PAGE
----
I had all these updates to post about over the weekend, but the horrid tragic death of Philip Seymour Hoffman on Sunday, accompanied by the news that Ron and Hermione apparently need couple’s therapy and J.K. regrets pairing them together kind of sent me into an existential crisis. #fangirlproblems
So what I’m going to do now is write a dedicatory post to Philip, and afterwards play catch up with all the other events and thoughts of the past few days.
Philip Seymour Hoffman had this voice that didn’t enter your consciousness through your ears – it permeated your skin and changed the temperature of your blood before you even computed the words that came out of his mouth.
I remember the first time I became conscious of PSH. It was Mission Impossible III. I watched the movie, and something about it lingered. It wasn’t the action, nice cars, and definitely couldn’t have been Tom Cruise. I couldn’t get it out of my head. Something in that film had excited me, changed my world view, altered my life forever. This is not typical for action movies, so what was different about this film? Finally I watched it again, and my answer was immediate. It was that bass voice that shook my soul, those slate hard eyes that dissected your mind from your brain, your soul from your heart, and your blood from your body. I looked him up: Philip Seymour Hoffman. The actor with more power than any actor I’d ever seen, and may ever see. It was in fact, Philip’s character in Mission Impossible that made me begin to think about writing films rather than novels.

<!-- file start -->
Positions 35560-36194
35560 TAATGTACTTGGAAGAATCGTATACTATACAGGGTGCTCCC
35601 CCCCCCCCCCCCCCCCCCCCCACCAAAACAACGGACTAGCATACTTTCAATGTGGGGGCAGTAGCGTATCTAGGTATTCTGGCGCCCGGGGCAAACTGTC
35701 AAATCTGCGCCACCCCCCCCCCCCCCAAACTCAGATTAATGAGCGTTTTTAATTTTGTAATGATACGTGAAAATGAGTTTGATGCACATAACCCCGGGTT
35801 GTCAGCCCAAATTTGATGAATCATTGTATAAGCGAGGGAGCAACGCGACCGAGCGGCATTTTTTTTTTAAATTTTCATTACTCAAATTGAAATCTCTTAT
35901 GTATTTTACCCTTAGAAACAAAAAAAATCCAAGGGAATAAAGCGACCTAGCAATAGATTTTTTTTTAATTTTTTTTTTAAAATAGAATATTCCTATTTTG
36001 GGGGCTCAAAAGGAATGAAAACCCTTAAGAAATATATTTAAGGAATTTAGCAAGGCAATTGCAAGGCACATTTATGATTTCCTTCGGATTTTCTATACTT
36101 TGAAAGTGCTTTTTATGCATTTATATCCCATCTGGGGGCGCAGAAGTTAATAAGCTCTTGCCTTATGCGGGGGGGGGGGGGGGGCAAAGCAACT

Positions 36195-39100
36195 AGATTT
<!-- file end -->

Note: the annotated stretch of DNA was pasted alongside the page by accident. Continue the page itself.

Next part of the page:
Every time I saw him in another film, the same lingering chill came away with me. So many times I didn’t even realize it was him again. He wasn’t one of those actors – the ones where through the entire movie you’re thinking “Oh, Julia Roberts” or “Oh, George Clooney.” He was invisible, and only the character would come through in his performance. I bitterly regret not making an opportunity to see him perform live.
Being the die hard Hunger Games fan that I am, when I saw Philip in the Catching Fire trailer for the first time, I screamed aloud. Depite my fangirling of Katniss and Peeta, PSH was the reason I needed to see that movie opening night. I am unspeakably grateful I will still have the pleasure of watching his genius posthumously in both parts of Mockingjay.
As I write this, I am listening to Cory Monteith singing on repeat: will we ever have our happy ending? I am horrified when amazing, gifted talents die too suddenly from drugs. If I ever get the chance to make a change, even if it’s just in the entertainment industry, pertaining to drugs, I will do everything I can possibly imagine to make that change. We can’t keep affording losses of the magnitude of Philip Seymour Hoffman. RIP.